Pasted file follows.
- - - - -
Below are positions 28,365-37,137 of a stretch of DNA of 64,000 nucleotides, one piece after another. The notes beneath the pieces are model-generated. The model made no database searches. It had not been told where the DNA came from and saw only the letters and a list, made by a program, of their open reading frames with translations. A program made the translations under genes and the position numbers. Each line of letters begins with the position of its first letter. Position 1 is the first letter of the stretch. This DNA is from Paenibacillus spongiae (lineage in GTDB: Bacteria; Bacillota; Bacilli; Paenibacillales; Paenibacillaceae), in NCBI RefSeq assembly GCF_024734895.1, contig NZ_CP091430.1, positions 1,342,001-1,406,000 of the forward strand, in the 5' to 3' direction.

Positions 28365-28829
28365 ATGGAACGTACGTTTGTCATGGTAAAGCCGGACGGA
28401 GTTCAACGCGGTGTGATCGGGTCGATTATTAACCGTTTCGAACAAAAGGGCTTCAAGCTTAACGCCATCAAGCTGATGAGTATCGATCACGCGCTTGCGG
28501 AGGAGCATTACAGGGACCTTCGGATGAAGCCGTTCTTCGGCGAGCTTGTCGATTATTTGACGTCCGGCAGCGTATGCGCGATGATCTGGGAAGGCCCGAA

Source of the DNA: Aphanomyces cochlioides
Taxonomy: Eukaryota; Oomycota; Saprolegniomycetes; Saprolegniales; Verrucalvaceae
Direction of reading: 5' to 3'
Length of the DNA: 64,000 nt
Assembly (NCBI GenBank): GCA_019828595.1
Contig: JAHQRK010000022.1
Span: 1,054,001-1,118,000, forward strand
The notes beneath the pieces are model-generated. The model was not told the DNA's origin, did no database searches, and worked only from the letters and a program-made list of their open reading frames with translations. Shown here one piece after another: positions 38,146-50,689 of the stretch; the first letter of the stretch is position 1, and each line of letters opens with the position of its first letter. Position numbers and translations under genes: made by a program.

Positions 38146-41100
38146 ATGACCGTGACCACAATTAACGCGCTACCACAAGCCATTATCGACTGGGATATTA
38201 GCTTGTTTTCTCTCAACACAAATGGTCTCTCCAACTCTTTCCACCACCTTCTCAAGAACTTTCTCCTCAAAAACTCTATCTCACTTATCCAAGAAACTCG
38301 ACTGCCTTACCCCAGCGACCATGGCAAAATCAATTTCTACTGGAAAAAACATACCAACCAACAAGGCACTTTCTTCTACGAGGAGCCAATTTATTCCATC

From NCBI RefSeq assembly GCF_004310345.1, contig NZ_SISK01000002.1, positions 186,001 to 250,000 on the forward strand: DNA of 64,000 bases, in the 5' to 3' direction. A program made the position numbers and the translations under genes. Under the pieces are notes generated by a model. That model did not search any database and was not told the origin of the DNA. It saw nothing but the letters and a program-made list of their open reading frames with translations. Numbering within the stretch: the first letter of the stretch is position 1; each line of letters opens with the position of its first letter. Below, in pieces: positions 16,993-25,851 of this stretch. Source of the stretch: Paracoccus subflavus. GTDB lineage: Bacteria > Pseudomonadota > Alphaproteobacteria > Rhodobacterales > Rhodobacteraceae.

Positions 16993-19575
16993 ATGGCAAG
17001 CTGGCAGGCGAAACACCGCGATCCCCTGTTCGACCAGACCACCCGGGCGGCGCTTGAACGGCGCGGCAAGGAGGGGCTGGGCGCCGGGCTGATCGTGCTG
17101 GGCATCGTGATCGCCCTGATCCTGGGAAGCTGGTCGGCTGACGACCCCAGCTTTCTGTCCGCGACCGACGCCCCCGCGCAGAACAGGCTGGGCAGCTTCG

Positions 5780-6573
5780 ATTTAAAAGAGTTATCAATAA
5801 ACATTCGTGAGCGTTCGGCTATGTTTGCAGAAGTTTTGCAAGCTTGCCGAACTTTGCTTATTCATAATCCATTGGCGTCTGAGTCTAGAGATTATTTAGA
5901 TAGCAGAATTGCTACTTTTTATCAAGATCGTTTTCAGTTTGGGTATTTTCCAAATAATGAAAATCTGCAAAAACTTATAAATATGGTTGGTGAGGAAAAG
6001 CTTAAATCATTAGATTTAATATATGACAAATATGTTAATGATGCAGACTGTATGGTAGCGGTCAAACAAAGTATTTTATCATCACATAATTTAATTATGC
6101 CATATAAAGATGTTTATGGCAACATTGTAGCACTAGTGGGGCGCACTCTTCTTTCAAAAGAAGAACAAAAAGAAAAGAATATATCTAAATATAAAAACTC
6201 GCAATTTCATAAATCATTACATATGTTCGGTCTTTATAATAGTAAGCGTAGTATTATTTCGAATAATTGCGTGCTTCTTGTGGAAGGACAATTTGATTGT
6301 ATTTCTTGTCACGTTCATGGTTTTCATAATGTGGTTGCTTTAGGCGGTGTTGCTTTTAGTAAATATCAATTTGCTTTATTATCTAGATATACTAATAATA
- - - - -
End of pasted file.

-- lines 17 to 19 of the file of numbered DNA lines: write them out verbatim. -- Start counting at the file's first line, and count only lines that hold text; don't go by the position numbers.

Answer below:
38301 ACTGCCTTACCCCAGCGACCATGGCAAAATCAATTTCTACTGGAAAAAACATACCAACCAACAAGGCACTTTCTTCTACGAGGAGCCAATTTATTCCATC

From NCBI RefSeq assembly GCF_004310345.1, contig NZ_SISK01000002.1, positions 186,001 to 250,000 on the forward strand: DNA of 64,000 bases, in the 5' to 3' direction. A program made the position numbers and the translations under genes. Under the pieces are notes generated by a model. That model did not search any database and was not told the origin of the DNA. It saw nothing but the letters and a program-made list of their open reading frames with translations. Numbering within the stretch: the first letter of the stretch is position 1; each line of letters opens with the position of its first letter. Below, in pieces: positions 16,993-25,851 of this stretch. Source of the stretch: Paracoccus subflavus. GTDB lineage: Bacteria > Pseudomonadota > Alphaproteobacteria > Rhodobacterales > Rhodobacteraceae.

Positions 16993-19575